Non-functional adrenal tumors can increase a person's risk of developing type 2 diabetes, suggest investigators from Brigham and Women's Hospital.
Benign adrenal tumors that don't appear to secrete hormones are labeled as "non-functional" and are currently considered by physicians to pose no health risks, but these new results challenge that assumption. Adrenal tumors are commonly discovered inadvertently when patients undergo imaging scans of the abdomen.
‘Patients with non-functional adrenal tumors developed diabetes twice as often as patients without any adrenal tumors.’
AdvertisementMost of these tumors are considered benign, but even benign tumors may secrete hormones such as cortisol that increase the risk of developing cardiovascular and metabolic diseases. Benign adrenal tumors that are evaluated and considered to secrete no cortisol or miniscule levels of cortisol are considered "non-functional" and are left untreated.
Using data from the medical records of 1479 patients, including 242 with non-functional adrenal tumors and 1237 without any adrenal tumor, Anand Vaidya, MD, MMSc, and colleagues assessed the risk of developing cardiometabolic diseases over time between these two groups."When we analyzed our results, we were quite surprised," Vaidya said.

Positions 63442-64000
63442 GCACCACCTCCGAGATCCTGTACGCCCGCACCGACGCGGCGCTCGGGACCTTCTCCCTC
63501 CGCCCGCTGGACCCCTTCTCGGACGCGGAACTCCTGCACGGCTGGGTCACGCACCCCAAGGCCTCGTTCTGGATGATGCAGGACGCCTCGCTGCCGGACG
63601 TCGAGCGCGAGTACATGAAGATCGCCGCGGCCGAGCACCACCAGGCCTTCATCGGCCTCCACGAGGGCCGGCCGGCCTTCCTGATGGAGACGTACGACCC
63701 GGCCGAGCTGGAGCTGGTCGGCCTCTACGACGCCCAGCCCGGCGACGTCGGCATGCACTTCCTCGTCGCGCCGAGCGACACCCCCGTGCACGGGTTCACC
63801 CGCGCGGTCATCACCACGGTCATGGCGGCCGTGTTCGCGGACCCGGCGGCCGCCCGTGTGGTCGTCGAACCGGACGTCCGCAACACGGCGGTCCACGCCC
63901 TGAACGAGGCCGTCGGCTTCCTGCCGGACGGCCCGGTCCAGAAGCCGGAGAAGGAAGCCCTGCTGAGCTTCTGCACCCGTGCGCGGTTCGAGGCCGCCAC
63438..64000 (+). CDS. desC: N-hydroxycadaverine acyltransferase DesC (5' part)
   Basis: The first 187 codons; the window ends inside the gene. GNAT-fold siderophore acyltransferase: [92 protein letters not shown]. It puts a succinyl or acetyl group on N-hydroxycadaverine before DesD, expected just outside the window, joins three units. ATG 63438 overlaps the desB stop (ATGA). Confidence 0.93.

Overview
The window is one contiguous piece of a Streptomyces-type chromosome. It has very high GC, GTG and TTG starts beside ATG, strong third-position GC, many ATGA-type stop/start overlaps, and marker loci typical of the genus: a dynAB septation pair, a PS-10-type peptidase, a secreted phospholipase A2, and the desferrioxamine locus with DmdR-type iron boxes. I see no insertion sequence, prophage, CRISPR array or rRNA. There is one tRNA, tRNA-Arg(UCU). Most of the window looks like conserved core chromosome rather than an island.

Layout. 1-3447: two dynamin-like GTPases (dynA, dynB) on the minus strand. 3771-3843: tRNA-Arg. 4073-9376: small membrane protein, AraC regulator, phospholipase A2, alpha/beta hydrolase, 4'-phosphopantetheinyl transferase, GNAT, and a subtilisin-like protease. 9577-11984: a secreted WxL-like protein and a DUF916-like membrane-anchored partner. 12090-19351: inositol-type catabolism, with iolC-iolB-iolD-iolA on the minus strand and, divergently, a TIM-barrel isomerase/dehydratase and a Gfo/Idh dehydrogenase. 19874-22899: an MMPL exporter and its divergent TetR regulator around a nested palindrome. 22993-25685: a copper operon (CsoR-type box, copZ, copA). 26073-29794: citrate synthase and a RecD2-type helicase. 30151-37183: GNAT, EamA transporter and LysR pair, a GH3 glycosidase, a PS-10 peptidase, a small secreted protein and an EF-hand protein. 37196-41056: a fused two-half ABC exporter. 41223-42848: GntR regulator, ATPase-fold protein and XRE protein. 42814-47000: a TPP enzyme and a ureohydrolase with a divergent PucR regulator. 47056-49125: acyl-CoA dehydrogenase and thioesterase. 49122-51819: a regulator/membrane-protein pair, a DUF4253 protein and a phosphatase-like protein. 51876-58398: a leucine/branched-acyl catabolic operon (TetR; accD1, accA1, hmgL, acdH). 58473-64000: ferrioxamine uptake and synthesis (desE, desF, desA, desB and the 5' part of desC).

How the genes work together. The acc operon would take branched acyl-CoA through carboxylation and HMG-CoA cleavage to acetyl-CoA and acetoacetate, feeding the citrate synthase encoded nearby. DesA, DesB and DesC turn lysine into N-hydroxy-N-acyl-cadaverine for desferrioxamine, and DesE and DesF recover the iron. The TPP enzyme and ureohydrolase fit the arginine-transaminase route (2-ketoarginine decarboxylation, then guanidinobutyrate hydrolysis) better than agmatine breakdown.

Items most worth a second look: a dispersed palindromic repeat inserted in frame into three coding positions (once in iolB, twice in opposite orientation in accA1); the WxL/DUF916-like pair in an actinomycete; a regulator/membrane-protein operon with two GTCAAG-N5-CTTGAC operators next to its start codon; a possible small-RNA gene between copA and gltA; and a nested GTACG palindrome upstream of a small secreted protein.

"Our results indicated that patients with non-functional adrenal tumors developed diabetes twice as often as patients without any adrenal tumors. This suggests that even adrenal tumors we deem to have no health risks are in fact associated with an increased risk of developing diabetes." These findings suggest that non-functional adrenal tumors may be independent risk factors for developing diabetes and that patients with these tumors should be evaluated for diabetes more vigilantly.
Vaidya and his colleagues also analyzed a third category of patients: those with adrenal tumors that secreted small amounts of cortisol, termed subclinical hypercortisolism. They found that this category of patients had the highest risk of developing type 2 diabetes, illuminating a trend in the relationship between cortisol secretion, even in small amounts, and the risk of developing type 2 diabetes.
The next step for Vaidya's research team is to determine the most effective method to address adrenal tumors that are currently considered non-functional. Future studies to evaluate whether surgical or pharmacological treatments could reduce the risk of diabetes are being considered. "Our results imply that once you have an adrenal tumor, regardless of its functionality, you should consider recognizing it as a potential risk factor for diabetes," Vaidya said.